Who we are
My name is Onyendi Chituru Ngozi. I am a 26-year-old female from Nigeria and have always had the passion to make a significant change in agriculture. I am the coordinator of a group of four members adding value to catfish production. We are university graduates and have come together as a result of our passion for agriculture and desire to empower ourselves and encourage rural youth involvement in agribusiness.
Why dried fish?
A few months ago we realised that most individuals get discouraged from purchasing fresh catfish because, if not prepared immediately, it gets spoiled due to lack of proper storage. As a result there is always waste of fresh catfish from the fish farm.
Furthermore, the locally dried fish sold in the open market is poorly processed and not properly dried. As such it cannot be stored for long. We have also discovered that poor families cannot afford to buy meat due to its high cost, so there is a high level of malnutrition.
Our group decided to engage in full-scale production and distribution of high quality dried catfish so as to generate income to gainfully employ at least 5 people and enter the market in major parts of Nigeria, with plans to expand to other countries.
Our goals are to upgrade the value addition process for catfish production in rural areas where there is a high level of contamination resulting from traditional methods of drying (by smoking). We also want to educate the rural youth on the profitability of agriculture and provide market linkages from farms to processed foods to market for quick returns and productivity.
Our success story has been the high level of awareness and acceptability of our product fish by both the local women and high class grocery stores. This success is due to our product’s reasonably low cost and high standard of quality.
The group is gradually achieving its goals, but on average our supply quotas have not been met. This problem could be traced to insufficient man power, fish supply or the financial capacity to reach out to a larger populace through advertisement. That is why we need to expand!
Currently, we are limited to processing about 20 kg of catfish per week due to unavailability of a standard processing centre. To meet our goals, we must process at least one ton of fresh catfish per month. This would be possible through the use of a smoking kiln for standard processing, not using wood as with the poorly processed dried fish mentioned above.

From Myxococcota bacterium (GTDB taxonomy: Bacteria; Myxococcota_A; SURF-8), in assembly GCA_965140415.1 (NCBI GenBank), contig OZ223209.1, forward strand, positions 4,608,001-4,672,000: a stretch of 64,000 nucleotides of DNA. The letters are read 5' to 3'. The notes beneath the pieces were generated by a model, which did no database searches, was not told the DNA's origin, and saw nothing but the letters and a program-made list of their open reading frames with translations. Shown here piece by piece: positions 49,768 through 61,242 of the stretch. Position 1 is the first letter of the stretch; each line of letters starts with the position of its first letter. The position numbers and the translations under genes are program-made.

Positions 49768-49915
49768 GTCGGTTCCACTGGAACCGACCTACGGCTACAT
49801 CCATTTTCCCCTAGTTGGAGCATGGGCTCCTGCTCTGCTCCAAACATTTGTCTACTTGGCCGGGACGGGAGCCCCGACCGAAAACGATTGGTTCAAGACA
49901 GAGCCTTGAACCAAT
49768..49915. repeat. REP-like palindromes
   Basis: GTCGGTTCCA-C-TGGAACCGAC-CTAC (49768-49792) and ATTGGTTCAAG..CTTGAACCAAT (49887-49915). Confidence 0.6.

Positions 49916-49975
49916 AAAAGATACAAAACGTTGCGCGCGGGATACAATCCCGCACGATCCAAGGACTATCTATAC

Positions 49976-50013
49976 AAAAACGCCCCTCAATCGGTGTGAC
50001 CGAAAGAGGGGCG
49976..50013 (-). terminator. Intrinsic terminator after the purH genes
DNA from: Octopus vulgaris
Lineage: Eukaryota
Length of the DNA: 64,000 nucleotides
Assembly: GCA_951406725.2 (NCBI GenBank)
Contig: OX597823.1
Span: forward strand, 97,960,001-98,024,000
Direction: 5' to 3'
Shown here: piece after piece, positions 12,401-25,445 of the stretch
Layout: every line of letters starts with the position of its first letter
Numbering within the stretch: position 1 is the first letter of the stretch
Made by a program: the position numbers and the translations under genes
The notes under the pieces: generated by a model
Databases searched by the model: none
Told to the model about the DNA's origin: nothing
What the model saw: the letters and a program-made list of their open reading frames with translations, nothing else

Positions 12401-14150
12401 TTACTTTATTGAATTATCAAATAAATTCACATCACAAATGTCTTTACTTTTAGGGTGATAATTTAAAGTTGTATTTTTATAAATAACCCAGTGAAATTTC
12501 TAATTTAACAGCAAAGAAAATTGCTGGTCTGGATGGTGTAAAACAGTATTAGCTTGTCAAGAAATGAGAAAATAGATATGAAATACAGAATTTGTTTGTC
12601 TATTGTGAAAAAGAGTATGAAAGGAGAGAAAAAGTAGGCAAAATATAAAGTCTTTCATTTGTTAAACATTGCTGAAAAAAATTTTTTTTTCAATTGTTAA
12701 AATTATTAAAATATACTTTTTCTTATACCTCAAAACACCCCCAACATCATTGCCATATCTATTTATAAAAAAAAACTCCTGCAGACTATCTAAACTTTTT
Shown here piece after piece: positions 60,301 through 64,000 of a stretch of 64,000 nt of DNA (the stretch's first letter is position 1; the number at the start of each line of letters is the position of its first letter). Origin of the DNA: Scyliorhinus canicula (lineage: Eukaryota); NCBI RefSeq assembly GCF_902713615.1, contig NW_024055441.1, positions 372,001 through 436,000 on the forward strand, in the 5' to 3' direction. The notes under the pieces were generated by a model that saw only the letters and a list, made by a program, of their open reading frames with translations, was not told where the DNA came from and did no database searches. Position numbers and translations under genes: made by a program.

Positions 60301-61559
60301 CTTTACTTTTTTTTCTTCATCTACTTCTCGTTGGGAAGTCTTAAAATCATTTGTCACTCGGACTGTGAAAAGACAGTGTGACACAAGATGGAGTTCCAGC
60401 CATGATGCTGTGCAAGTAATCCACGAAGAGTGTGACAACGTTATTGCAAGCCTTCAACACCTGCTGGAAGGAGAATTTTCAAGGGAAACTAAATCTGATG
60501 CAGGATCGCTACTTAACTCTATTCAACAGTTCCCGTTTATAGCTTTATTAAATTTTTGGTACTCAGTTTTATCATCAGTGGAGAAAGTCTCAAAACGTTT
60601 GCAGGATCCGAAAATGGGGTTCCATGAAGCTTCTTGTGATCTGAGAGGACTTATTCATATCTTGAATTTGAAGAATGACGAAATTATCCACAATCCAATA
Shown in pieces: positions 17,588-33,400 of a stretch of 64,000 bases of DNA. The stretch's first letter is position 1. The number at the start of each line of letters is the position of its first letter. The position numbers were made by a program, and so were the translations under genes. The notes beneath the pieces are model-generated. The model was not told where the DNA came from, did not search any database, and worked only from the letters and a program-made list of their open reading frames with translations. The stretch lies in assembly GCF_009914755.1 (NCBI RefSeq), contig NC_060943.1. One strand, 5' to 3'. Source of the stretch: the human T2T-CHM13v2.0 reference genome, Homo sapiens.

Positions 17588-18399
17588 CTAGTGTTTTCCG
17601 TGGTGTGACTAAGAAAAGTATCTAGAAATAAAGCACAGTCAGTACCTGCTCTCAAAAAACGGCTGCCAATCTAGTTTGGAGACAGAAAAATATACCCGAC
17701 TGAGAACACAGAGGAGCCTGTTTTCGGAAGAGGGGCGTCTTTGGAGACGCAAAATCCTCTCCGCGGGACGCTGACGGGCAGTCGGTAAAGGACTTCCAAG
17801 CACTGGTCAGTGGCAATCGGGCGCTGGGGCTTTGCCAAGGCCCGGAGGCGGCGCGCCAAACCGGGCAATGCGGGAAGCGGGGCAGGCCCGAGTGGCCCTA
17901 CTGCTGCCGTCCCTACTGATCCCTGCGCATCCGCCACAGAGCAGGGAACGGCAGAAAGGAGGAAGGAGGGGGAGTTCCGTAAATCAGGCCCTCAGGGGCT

Next we will reach out to local markets, urban supermarkets and other distributors within and outside Nigeria. The product will be packaged in such a way that it is attractive and affordable for all levels of income.
We will promote and create awareness of the high quality dried catfish we are selling through information and communication technologies and one-on-one meetings. We will also negotiate with local market women, hotels, restaurants and supermarket owners for the distribution and sale of the packaged, high-quality dried fish.
We will engage rural youth and women to be productive in the agricultural value chain through becoming distributors, giving them a 10% discount for every sale of the packaged dried catfish. This scheme will help them to be financially independent.
We will establish market linkages for fresh fish farmers to reduce waste and increase production and consumption of nutrient-dense fish.
The quantity of fresh catfish processed will be steadily increased from 80 kg to 100 kg, 120 kg and 160 kg weekly for the first, second, third and fourth quarters, respectively.
We will thus invest a total amount of $3,100, which is 64% of the funds, on production in the first quarter. This would be re-invested for the subsequent quarters.
About 10.3% of the fund will account for the part of the capital costs that will include purchase of the smoking kiln and sealing machine.
24% will account for the salary of two personnel, to be doubled by the fourth quarter.
3.7% of the fund will be invested in the promotional items.
In conclusion, by implementing this strategy we envision youth and women’s empowerment, wealth creation, food conservation and rural development.
Blogpost and picture submitted by Ngozi Onyendi (Nigeria) – onyendichituru[at]yahoo.com
The content, structure and grammar is at the discretion of the author only.
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